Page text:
Alot of people outside of Oakland are writing about Oakland, which is mostly a good thing. (There have been several notable exceptions.) One article I read recently is titled "Lessons from Oakland's waterfront district", on lessons for Seattle to learn on modernizing an area without losing all its character.
Someone asked about the streets shared with heavy trains, which is kind of unusual. Lots of cities have light rail, but heavy railroads through the middle of a city, especially sharing streets with cars, aren't so common any more. Railroads have long been a big part of Oakland; the first transcontinental railroad line terminated here, and helped shape Oakland. But the waterfront lines haven't been Oakland's only heavy rail system. The Sacramento Northern Railway used to rumble up and down Shafter Avenue to 40th Street (where it then shared tracks with the Key System streetcars.) And the Southern Pacific's East Bay Electric Lines competed for a time with the Key System.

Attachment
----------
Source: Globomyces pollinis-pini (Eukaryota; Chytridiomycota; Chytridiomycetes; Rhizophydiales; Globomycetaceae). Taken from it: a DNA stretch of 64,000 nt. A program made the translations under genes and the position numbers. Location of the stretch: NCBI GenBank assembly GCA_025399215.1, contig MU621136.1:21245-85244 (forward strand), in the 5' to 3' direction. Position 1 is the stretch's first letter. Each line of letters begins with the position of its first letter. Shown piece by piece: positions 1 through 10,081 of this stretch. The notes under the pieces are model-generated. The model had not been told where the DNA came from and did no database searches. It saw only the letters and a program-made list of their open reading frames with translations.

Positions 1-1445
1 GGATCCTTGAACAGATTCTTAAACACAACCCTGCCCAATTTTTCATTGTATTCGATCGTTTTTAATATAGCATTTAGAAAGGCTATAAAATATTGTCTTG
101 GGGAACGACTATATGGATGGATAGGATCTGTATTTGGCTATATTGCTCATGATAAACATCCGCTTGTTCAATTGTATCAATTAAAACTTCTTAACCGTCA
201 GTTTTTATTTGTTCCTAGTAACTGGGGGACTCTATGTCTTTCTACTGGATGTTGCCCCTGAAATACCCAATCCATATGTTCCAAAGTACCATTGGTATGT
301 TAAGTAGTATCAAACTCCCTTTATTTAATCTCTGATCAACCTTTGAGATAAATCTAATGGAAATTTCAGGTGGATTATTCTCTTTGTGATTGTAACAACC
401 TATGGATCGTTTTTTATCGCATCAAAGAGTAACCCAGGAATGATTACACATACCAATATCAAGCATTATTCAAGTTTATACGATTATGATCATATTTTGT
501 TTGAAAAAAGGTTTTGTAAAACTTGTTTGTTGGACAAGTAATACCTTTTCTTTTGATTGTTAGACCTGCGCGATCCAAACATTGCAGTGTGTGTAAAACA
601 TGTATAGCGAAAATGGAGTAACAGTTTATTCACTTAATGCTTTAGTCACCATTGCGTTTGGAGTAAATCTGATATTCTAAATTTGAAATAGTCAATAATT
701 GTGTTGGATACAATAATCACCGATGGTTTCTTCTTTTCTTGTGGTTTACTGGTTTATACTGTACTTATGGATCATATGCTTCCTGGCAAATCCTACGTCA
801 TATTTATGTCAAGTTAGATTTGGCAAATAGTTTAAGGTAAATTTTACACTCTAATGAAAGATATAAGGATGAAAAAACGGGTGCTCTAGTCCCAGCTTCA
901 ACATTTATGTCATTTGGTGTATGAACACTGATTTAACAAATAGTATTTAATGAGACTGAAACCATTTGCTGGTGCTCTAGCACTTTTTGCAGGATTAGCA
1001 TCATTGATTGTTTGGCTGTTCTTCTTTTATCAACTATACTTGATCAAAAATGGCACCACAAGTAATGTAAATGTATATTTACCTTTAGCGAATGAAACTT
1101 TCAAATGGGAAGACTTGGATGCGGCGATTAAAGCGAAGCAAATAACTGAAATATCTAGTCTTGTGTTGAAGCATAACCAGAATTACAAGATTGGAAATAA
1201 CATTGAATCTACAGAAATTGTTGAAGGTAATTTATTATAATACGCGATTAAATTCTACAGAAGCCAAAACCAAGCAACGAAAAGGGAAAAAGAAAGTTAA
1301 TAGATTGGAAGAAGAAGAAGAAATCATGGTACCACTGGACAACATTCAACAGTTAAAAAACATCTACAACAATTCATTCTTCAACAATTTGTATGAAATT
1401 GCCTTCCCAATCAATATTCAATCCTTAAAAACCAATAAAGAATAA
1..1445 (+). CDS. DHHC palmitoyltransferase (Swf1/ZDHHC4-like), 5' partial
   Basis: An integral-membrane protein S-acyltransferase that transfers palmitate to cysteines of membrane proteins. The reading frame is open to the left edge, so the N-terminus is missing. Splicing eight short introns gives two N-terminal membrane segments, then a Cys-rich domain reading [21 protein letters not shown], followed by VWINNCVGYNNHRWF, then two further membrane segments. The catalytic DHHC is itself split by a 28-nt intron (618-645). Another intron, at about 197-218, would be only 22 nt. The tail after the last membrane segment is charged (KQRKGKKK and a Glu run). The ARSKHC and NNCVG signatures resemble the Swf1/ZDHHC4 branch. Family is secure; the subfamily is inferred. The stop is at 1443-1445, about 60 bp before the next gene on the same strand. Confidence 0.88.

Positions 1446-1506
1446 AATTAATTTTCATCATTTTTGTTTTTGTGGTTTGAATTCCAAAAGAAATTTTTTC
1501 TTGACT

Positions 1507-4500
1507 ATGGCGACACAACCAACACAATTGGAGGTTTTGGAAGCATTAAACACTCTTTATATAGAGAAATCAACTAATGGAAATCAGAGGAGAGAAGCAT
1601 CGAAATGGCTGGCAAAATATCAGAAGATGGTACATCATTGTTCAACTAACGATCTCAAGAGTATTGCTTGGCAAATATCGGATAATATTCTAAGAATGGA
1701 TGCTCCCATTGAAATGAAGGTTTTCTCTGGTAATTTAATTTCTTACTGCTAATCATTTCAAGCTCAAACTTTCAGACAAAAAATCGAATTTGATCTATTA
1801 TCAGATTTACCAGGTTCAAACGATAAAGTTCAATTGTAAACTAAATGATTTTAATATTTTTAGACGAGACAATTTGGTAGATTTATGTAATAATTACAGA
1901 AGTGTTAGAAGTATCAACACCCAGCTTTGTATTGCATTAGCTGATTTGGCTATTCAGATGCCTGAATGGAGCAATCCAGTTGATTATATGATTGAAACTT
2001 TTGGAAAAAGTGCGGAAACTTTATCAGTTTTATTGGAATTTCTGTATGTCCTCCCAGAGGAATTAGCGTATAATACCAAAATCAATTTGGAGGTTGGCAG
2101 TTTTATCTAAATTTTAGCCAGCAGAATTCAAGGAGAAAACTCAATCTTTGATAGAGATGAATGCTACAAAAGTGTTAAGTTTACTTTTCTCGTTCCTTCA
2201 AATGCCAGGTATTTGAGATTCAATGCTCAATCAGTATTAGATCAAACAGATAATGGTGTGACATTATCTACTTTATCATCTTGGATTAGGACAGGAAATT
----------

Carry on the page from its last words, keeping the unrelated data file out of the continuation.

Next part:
Having trains mixed with street traffic has led to a few accidents over the years, but no more so than regular railroad crossings anywhere else, whether gated or not. I think people forget that trains can't swerve or stop suddenly, and then are surprised when they re-learn otherwise.
I set about to seeing what pictures I have of trains in Oakland, particularly in JLS, and found a number, including a video I took while riding the Capitol Corridor from Oakland to Sacramento.